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Commodus
06-03-2002, 08:58 AM
Am I right in thinking that you don't really need Visual C++ or a compiler of any kind to make mods for JO? Because you can already open the .c and .h files with notepad (it doesn't display as gibberish) and you can change them into QVMs simply with the BAT files.

Did I get this right or have I missed something out?

ALIEN_JL
06-03-2002, 09:06 AM
I haven't tested if those files works but i have succeed
to build new QVM files and some unknown MAP files
(those which are in that base/vm folder) without
Visual C++

So if those works then i yes... i quess

normal
06-03-2002, 11:43 AM
Originally posted by Commodus
Am I right in thinking that you don't really need Visual C++ or a compiler of any kind to make mods for JO? Because you can already open the .c and .h files with notepad (it doesn't display as gibberish) and you can change them into QVMs simply with the BAT files.

Did I get this right or have I missed something out?

Yes, that is correct. You don't need MSVC for this. (Read my "*README* Resources & Help" thread)

RenegadeOfPhunk
06-05-2002, 05:16 PM
Actually - it should be said that a big advantage in using a proper development program (such as MSVC++) is that you get all the debugging tools. You can place breakpoints, step through the code, examine variable values directly etc.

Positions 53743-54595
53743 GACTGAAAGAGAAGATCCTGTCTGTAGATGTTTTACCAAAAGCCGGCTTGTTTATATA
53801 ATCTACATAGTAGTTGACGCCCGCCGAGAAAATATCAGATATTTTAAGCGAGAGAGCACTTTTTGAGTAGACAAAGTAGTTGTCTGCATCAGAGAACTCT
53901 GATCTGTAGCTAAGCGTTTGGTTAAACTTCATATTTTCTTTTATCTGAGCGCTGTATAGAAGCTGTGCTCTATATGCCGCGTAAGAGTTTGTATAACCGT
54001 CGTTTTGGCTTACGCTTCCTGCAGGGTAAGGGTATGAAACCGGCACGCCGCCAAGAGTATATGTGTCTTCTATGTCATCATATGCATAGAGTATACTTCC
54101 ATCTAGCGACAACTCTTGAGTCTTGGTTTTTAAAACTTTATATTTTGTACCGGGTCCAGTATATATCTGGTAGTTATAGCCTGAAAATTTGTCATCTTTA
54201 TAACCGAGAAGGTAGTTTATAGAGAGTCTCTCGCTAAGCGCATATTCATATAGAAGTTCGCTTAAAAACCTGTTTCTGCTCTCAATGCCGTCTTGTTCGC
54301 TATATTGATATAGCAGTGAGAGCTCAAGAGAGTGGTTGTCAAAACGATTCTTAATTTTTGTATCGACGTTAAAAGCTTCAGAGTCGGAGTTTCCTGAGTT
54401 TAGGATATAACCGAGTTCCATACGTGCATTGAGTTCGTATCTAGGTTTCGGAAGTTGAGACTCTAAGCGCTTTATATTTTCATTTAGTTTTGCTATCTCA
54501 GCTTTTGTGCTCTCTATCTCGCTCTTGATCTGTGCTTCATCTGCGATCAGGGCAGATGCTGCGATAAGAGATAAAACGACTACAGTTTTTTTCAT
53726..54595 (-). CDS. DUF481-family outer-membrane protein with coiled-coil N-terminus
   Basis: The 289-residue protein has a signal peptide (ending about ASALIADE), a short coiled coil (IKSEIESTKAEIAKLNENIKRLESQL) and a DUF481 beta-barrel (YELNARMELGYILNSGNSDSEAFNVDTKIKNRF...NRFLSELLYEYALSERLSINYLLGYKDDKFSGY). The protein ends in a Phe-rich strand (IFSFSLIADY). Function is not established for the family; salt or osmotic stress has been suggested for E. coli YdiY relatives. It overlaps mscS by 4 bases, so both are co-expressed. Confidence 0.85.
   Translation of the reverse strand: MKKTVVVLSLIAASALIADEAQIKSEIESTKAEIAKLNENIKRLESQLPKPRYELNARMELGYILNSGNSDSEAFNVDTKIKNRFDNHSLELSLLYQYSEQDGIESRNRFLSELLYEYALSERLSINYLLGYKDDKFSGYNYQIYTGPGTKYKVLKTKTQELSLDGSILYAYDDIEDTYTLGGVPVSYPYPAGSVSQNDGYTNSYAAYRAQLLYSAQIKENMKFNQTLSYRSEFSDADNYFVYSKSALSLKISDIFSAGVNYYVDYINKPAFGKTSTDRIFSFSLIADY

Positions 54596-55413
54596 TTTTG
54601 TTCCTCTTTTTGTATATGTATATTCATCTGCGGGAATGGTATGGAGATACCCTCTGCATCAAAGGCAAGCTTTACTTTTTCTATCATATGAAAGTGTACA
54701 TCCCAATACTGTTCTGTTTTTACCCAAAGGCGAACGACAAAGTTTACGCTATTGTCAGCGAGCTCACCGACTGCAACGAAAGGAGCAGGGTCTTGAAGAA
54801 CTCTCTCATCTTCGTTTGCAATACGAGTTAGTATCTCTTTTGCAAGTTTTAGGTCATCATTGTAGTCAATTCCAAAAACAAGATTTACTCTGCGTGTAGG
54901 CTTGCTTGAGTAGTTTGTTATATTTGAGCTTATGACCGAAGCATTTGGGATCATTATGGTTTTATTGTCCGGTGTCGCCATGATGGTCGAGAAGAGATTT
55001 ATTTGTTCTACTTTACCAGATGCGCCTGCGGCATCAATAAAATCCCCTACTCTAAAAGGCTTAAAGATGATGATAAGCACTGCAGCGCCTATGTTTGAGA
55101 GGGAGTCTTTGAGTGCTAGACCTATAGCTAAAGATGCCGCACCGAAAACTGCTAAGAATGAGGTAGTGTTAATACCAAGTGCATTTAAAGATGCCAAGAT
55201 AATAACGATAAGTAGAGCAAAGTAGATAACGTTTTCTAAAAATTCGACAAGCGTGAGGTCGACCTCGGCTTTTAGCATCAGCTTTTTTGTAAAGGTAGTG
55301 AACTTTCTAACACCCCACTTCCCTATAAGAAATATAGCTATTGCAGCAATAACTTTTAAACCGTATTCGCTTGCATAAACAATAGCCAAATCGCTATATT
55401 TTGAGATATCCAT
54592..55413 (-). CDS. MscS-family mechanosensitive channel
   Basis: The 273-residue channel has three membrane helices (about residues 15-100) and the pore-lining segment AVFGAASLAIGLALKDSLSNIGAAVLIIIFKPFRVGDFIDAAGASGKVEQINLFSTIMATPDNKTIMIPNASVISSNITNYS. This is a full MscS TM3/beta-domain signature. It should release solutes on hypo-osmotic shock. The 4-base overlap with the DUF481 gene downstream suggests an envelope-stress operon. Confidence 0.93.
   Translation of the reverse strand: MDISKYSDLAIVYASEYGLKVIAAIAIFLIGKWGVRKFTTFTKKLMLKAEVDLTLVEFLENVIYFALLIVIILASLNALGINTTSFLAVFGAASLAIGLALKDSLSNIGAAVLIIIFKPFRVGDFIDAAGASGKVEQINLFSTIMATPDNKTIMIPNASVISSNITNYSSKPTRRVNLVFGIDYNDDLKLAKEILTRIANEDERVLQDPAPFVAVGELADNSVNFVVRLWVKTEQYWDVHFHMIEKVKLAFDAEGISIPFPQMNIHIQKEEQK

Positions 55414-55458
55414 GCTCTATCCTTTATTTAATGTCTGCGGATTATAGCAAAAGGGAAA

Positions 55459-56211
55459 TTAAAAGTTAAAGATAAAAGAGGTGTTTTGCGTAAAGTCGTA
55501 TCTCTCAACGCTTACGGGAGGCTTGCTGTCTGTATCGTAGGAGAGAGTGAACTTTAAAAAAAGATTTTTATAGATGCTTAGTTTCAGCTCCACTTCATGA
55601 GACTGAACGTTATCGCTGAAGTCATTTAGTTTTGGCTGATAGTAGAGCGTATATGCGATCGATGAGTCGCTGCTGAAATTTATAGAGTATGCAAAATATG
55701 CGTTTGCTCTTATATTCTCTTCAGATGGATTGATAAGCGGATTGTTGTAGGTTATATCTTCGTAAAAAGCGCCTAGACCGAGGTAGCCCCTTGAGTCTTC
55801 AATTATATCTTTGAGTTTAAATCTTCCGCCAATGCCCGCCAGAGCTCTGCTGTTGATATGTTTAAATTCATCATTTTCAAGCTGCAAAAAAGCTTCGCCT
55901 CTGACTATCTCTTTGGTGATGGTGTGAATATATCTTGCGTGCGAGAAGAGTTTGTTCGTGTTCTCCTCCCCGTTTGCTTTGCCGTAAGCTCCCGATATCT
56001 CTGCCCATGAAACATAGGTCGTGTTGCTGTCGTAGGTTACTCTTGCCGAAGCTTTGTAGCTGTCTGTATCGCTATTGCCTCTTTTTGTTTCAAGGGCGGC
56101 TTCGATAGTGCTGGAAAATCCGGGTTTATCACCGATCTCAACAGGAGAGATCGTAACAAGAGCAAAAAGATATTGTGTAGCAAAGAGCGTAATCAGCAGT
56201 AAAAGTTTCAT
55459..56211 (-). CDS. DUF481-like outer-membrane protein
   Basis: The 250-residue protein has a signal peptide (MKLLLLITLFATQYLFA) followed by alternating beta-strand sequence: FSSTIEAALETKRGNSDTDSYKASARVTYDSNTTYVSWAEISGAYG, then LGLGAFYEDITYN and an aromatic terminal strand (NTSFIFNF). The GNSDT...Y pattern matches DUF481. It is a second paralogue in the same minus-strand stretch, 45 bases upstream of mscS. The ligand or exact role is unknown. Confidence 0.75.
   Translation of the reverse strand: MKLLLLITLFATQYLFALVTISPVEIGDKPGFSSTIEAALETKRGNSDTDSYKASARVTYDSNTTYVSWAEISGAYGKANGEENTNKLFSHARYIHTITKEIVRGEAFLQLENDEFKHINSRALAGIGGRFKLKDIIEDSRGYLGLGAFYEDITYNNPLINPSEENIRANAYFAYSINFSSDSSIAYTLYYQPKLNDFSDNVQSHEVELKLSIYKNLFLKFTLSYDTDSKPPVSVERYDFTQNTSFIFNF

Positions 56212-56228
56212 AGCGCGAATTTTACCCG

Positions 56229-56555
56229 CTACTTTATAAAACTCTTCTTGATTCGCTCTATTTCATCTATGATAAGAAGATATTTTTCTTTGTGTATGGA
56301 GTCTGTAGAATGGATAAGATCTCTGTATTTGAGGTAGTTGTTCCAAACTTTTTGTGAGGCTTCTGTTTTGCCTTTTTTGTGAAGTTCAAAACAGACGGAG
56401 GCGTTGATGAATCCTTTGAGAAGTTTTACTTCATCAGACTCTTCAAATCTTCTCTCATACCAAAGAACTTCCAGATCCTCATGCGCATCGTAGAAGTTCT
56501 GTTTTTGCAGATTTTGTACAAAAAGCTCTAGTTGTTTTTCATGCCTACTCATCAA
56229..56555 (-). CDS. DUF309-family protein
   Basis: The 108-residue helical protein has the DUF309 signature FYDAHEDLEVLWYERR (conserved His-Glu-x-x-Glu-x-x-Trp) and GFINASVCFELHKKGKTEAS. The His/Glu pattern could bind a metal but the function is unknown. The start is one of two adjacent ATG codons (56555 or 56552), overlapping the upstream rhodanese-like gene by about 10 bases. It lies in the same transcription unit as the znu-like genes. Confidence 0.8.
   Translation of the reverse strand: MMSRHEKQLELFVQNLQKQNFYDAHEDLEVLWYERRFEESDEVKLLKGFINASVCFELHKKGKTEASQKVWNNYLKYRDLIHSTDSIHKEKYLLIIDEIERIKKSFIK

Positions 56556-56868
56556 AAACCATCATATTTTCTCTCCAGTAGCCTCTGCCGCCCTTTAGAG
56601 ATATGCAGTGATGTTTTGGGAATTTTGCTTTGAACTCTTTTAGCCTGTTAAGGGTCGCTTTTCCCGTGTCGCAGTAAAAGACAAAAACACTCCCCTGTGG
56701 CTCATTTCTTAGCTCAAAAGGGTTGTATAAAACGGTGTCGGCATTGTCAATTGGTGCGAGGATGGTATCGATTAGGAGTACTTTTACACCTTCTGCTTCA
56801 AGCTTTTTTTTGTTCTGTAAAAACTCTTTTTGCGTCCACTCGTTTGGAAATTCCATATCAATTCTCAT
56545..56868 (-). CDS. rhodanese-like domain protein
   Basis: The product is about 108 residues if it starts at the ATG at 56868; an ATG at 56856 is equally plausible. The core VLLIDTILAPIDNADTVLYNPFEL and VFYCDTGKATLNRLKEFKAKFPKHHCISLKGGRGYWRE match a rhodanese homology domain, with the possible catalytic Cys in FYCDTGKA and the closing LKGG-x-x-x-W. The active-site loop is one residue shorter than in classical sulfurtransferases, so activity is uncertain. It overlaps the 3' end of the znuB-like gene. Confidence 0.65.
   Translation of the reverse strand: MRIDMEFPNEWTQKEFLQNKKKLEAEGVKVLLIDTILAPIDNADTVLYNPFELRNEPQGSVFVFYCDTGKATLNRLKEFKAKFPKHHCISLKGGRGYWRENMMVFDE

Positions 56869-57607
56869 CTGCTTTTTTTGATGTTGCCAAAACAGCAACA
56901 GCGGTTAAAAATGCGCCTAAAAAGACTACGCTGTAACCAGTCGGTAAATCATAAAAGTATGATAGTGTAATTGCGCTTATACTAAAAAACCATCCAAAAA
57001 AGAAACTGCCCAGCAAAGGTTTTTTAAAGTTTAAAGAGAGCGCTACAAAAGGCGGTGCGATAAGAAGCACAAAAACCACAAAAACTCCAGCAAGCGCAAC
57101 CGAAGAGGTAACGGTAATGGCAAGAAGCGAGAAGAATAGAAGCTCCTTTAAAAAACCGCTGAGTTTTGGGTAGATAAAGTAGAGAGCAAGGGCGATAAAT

VERY helpful...

Commodus
06-06-2002, 06:31 AM
So it checks your code for syntax mistakes?

Tchouky
06-06-2002, 06:53 AM
when you compiles it tells you at which lines are the errors...
that may help !

UGG
06-06-2002, 06:58 AM
Yes, unless your a genius coder who never makes mistakes, it's only practical to use the batch files for very small mods.

RenegadeOfPhunk
06-06-2002, 10:29 AM
Well - it's not only for checking for mistakes in the code. The development tools also help you analyze existing code.

For example - if I want to find out when a particular part of the code get's run, you can just put a breakpoint in and when that part of the code is run, the game is halted at that exact point and that code line is highlighted.
Then, if you want, you can step through the code line by line - see what execution paths are being followed and examine all the variables involved, see how their changing as the code runs etc etc.

The useful-ness of this should not be under-estimated, especially when trying to decipher mysterious code!! :)